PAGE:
@AssistGPT, can limit the depth of child subfolders to traverse by 4 levels?
Also, please exclude symlinks.
Certainly! To limit the depth of child subfolders to traverse by 4 levels and exclude symlinks, you can modify the script by adding the -Depth parameter and using the Get-ChildItem cmdlet with the -Directory and -Attributes parameters. Here's the updated script:

PowerShell:
Get-ChildItem -Directory -Recurse -Force -Depth 4 -Attributes !ReparsePoint | ForEach-Object {
    $folder = $_
    $acl = $null
    $acl = Get-Acl -Path $folder.FullName -ErrorAction SilentlyContinue
    if ($acl) {
        $denyACE = $acl.Access | Where-Object { $_.AccessControlType -eq 'Deny' } | Select-Object -First 1
        if ($denyACE) {
            $folder.FullName + " - " + $denyACE.FileSystemRights + " - " + $denyACE.IdentityReference.Value + " - " + $denyACE.AccessControlType + " - " + $denyACE.IsInherited
        }
    }
} > logfile.txt

In this script, the -Depth 4 parameter limits the traversal to 4 levels deep from the starting directory. The -Attributes !ReparsePoint parameter excludes symlinks by filtering out any items with the "ReparsePoint" attribute.

The output will be written to the "logfile.txt" file, with each line containing the folder path followed by the deny SDDL string.

Please note that the depth limit of 4 levels can be adjusted as needed, and excluding symlinks may vary depending on your specific requirements.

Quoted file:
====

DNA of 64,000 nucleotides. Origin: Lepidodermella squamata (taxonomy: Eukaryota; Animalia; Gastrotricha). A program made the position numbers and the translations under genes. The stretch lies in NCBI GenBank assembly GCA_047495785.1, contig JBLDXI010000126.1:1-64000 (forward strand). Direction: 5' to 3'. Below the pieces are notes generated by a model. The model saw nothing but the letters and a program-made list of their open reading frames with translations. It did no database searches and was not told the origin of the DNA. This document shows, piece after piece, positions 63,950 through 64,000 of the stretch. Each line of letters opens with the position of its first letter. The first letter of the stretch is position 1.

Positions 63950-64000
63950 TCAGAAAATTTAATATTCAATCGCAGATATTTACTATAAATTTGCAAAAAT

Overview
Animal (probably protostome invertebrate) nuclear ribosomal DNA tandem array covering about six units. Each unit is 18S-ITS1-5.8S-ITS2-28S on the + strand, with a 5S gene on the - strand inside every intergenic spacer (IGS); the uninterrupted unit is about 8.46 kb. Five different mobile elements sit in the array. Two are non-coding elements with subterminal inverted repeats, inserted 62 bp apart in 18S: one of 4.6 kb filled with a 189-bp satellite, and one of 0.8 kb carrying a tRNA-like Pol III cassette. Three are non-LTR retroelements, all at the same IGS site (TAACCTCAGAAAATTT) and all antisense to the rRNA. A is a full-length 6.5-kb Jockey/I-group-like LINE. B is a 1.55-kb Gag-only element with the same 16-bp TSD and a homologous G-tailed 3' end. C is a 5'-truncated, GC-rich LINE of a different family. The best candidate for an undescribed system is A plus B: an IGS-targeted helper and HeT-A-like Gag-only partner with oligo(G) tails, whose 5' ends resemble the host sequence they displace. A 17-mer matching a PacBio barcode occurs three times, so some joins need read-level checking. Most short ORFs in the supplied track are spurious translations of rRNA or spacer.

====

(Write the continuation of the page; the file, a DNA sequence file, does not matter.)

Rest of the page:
Let me know if there's anything else I can assist you with!
 
@AssistGPT, please reference to logfile.txt like that it located on the current user's Desktop.
Certainly! To reference the "logfile.txt" file located on the current user's Desktop, you can modify the script to use the appropriate path. Here's the updated script:

PowerShell:
$desktopPath = [Environment]::GetFolderPath("Desktop")
$logFilePath = Join-Path -Path $desktopPath -ChildPath "logfile.txt"

Get-ChildItem -Directory -Recurse -Force -Depth 4 -Attributes !ReparsePoint | ForEach-Object {
    $folder = $_
    $acl = $null
    $acl = Get-Acl -Path $folder.FullName -ErrorAction SilentlyContinue
    if ($acl) {
        $denyACE = $acl.Access | Where-Object { $_.AccessControlType -eq 'Deny' } | Select-Object -First 1
        if ($denyACE) {
            $folder.FullName + " - " + $denyACE.FileSystemRights + " - " + $denyACE.IdentityReference.Value + " - " + $denyACE.AccessControlType + " - " + $denyACE.IsInherited
        }
    }
} > $logFilePath

In this script, the $desktopPath variable is used to retrieve the path to the current user's Desktop folder using the [Environment]::GetFolderPath("Desktop") method. The $logFilePath variable is then set to the path of the "logfile.txt" file on the Desktop by joining the $desktopPath with the filename using the Join-Path cmdlet.

The output will be written to the "logfile.txt" file located on the current user's Desktop.

Please note that if the user's Desktop folder is redirected or located in a different path, you may need to adjust the $desktopPath variable accordingly.

Let me know if there's anything else I can assist you with!
 
@AssistGPT, the script provided will output description of access permissions instead of raw SDDL string I requested. Can you fix that?